By Jennifer Williams, Contributor, US Daily Review.
January 2 – the day you wake up and realize that you need a new calendar. There is nothing terribly special about this forgotten day. It has the unfortunate placement as “the day after” THE day. At least December 26 has Boxing Day as a designation. But January 2 – nothing but realization that another year has begun. We thumb through that new calendar and start noting dates – birthdays, anniversaries, special occasions, conferences, vacations, when taxes are due. It’s nice to flip through a clean, bright calendar that has no scratched-off events, no pages full of erasure marks from moving around various engagements, no jotted down phone numbers or momentary reminders. Yes, I still carry a small paper calendar with me. Most of my appointments end up on my Crackberry but I still like the tactile feel of pen or pencil to paper.
Do you still have a wall calendar in your office or a monthly calendar on your wall? Do you look through it? There is a school calendar on the fridge – all 2011 dates need to be transferred to the new calendar, save for the last day of school. I live where there is snow and when we run out of snow days (calamity days, as they are called), then days must be made up at the end of the year. The calendar voted on for this school year has no week-long Easter break – one of the bugaboos about it. School events will be added to the calendar as we go. Eventually, summer vacation will appear. One day after the next – but nothing for January 2. It is an orphan – 364 other days seemingly have more significance than January 2. But this is a day.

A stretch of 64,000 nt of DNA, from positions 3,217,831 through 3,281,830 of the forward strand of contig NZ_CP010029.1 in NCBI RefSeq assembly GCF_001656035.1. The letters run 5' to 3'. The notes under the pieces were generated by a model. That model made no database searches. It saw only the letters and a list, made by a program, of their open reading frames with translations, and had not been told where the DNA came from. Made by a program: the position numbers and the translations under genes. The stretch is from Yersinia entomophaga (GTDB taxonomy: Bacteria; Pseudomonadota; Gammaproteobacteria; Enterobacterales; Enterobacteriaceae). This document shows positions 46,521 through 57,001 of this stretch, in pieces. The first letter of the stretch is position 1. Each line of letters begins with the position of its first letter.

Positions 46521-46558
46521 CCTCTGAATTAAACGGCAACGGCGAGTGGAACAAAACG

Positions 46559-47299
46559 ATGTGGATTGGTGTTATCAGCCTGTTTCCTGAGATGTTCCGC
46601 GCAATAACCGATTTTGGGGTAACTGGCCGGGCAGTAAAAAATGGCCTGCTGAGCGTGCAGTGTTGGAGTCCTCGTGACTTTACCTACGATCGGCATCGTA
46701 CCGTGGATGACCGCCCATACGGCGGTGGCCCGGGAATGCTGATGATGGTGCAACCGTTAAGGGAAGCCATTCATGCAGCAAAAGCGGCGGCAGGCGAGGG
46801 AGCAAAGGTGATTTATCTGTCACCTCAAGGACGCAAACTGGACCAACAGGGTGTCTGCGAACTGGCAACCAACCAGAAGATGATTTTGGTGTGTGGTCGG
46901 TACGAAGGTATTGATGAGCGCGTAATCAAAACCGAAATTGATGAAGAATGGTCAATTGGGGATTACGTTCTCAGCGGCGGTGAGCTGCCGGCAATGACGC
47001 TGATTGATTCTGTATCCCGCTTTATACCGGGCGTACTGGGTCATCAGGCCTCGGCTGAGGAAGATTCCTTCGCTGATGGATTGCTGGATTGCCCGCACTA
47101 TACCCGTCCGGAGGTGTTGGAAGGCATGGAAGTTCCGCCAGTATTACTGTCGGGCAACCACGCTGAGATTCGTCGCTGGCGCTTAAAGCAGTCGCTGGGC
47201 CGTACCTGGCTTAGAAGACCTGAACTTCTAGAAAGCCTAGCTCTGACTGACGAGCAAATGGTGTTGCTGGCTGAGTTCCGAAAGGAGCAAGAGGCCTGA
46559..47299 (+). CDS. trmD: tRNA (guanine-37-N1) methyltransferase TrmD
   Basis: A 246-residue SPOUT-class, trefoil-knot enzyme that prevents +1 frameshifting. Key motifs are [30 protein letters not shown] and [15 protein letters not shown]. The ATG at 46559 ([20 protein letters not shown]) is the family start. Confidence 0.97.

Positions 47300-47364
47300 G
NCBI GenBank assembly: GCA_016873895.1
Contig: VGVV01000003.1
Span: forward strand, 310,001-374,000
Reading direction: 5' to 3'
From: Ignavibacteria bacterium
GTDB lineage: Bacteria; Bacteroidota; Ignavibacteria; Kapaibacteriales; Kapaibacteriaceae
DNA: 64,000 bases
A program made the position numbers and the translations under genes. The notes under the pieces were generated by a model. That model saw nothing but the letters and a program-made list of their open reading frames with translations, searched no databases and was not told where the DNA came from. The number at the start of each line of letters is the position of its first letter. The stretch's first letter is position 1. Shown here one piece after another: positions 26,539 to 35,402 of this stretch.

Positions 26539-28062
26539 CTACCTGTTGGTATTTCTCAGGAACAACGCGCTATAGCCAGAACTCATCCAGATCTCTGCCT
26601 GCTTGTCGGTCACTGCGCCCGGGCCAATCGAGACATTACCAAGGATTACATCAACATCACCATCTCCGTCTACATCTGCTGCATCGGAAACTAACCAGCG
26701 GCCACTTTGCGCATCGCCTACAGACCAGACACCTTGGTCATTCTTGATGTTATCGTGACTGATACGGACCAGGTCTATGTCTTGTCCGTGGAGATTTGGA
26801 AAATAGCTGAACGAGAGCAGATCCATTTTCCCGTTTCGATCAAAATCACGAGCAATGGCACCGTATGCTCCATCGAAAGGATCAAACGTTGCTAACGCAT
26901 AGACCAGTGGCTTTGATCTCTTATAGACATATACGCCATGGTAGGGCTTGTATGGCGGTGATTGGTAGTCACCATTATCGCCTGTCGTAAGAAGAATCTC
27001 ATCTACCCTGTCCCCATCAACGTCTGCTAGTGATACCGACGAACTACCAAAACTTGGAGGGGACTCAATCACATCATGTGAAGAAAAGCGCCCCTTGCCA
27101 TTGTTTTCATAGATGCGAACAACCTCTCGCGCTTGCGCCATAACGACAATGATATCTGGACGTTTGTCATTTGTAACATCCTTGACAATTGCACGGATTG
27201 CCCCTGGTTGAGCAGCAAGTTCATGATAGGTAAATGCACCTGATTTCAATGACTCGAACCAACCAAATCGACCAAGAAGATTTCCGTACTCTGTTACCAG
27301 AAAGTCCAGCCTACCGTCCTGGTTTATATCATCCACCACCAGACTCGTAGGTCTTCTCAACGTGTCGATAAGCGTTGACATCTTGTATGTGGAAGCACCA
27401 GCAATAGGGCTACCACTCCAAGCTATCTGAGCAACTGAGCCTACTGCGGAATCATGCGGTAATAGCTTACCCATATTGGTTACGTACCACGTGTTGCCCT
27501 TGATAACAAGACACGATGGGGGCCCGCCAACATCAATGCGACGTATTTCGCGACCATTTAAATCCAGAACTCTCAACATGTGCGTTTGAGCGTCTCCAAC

We may be more reflective today about the coming year because we do finally take a look at the calendar. We may jot down a goal or two or one of those “resolutions” that we earnestly do want to keep. We note that there might be a sales goal, an exercise or dietary goal, a financial goal each month or for the year. We carry those goals from month to month, hoping for measured progress. January seems to be the month to be become adjusted to the reality of a new year and goals that were not met from the previous year. You are not alone in this circumspective process. We dial back our commitments, perhaps attempt for something more modest and then realize, in our heart of hearts, we are who we were created to be with all our quirks to overcommit, overpromise and overdo to ourselves. We are somehow able to disappoint ourselves but we do not want to disappoint others. January 2 gives us one more day to give our upcoming goals some thought and adjustment before starting down the seemingly irreversible and impossible path toward completion.
So on this day, January 2, go buy a new calendar, if you have not done so. Look at the fresh start, the clean pages, the possibilities that a new beginning brings. Perhaps do not clutter them up right away with meetings, commitments, parties and the like. Give it time. Enjoy the serenity of a clean slate, a fresh start, a new year. Remember, there’s always January 3.